Screenwriter: Ghassan Salhab
Cinematographer: Sarmad Louis
Editor: Simon El Habre
Music: Vasks, Wodden Shjips, Scelsi, Asmahan
Cast: Zahia Salhab, Aouni Kawas
> PROGRAM 2: 3:30-5:15
Birds of September (Tuyur Ayloul) directed by Sarah Francis. Lebanon/Qatar, 2013, 99 minutes. Color, HD, in Arabic with subtitles in English.
Characters parade in a glass-framed box driving across the streets of Beirut, from dawn to dusk, disclosing to the director their aspirations, dreams, desires, the pains of everyday survival, frustrations and wounds. As the chorus of stories draws a bluntly expressionist portrayal of the city, the uninterrupted travels across its streets makes for the most unlikely road-movie, cadenced with sequences in a voice-over that intimates the director’s own reflections of living in this city yet unsettled in post-war resolution.
Written, Directed and Produced: by Sarah Francis
Cinematography: Nadim Saouma
Editor: Zeina Aboul Hosn and Sarah Francis
Sound: Stéphane Rives, Sarah Francis
Music: Stéphane Rives, Jawad Nawfal, Faddit Tabbal and Paed Conca
31 October 2014
> PROGRAM 3: 1:30-3:00
My Heart Beats Only for Her (Ma Hataftu li Ghayriha) by Mohamed Soueid. Lebanon, 2008, 87 minutes. Color, DigiBETA, Arabic-English-Vietnamese with subtitles in English and Arabic.
The Palestine Liberation Movement (most widely known by its Arab acronym, Fat’h) had a remarkable faction known as the Student Brigade - to which Soueid was affiliated in the 1970s. It was disbanded after the PLO’s withdrawal from Lebanon in 1982. Soueid has filmed its surviving members, meditating on the return to civilian life after the dust of battle has settled and dreams folded after the revolution has lapsed. The film’s title is borrowed from one of Fat’h’s anthems, My Heart Beats Only for Her. The film casts a son who retraces his father’s journeying among the ranks of revolutionary fighters in Lebanon of the 1970s, guided by a notebook and sketchy autobiographical notes. The film’s structure is marked with a back and fro, off-setting essentially a reflection on two generations, a father who dreamed of revolution and fame, Vietnam and Hollywood, and his son, a filmmaker, lost between the superlative mythology of Dubai, and Beirut, the once “Arab Hanoi”.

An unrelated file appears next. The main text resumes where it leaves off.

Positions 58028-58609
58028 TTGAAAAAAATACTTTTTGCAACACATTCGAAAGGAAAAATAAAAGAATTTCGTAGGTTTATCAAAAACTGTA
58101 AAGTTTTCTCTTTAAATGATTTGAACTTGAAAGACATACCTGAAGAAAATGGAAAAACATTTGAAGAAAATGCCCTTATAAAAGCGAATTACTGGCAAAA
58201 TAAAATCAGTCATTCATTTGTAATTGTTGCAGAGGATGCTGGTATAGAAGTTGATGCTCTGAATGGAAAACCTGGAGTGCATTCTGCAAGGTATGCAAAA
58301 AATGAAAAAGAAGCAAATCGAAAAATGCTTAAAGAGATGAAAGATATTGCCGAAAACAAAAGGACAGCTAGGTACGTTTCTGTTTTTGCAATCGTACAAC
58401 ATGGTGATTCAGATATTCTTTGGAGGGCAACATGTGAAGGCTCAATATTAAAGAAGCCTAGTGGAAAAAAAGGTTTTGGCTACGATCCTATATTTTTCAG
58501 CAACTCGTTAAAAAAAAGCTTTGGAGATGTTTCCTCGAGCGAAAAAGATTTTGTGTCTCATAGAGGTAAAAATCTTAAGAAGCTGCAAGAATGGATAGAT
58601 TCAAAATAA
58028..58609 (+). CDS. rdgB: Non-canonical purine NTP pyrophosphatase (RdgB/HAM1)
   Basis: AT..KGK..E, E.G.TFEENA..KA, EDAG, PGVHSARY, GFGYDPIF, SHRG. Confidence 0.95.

Camera & Editing: Pamela Ghanimeh
Sound & Original Music: Nadim Mishlawi
Sound Designer: Rana Eid (db Studios).
Post Production: the postoffice
Executive Producer: Mohamed Soueid
Assistant Producer (Hanoi, Vietnam): Le Minh Tuan
Produced by: O3 Productions
> PROGRAM 4: 3:30-5:15
A World Not Ours (‘Alam Layssa Lana) directed by Mahdi Fleifel. Palestine/Denmark, 2012, 93 minutes. Color, HD, Arabic and English with subtitles in English.
Blending his family portrait with the chronicles of return, Fleifel’s first feature records the daily survival of three generations of Palestinian refugees living in the Ain el-Helweh camp, just south of Sidon, Lebanon’s second largest city. Drawing on family archives (photos and videos), as well as historical footage, the film is a reflection on belonging, friendship and family. It is not only the story of a family, but an attempt to record what is fleeting, on the brink of falling into forgetting because of collective indifference to the despair of refugees. Fleifel, who had the privilege of leaving the bleak living conditions in the camp, returns to find his friends, with whom he still shares a passion for soccer and Palestinian politics. In the unmediated, yet tender foray into the universe of the camp, A World Not Ours intimates to the viewer the poignant lived experience of being deprived of the most basic of civic rights, over the span of generations.
Written, filmed and directed by: Mahdi Fleifel
Producers: Mahdi Fleifel, Patrick Campbell (Nakba Filmworks)
Editor: Michael Aaglund
Music: Jon Opstad
Sound: Zhe Wu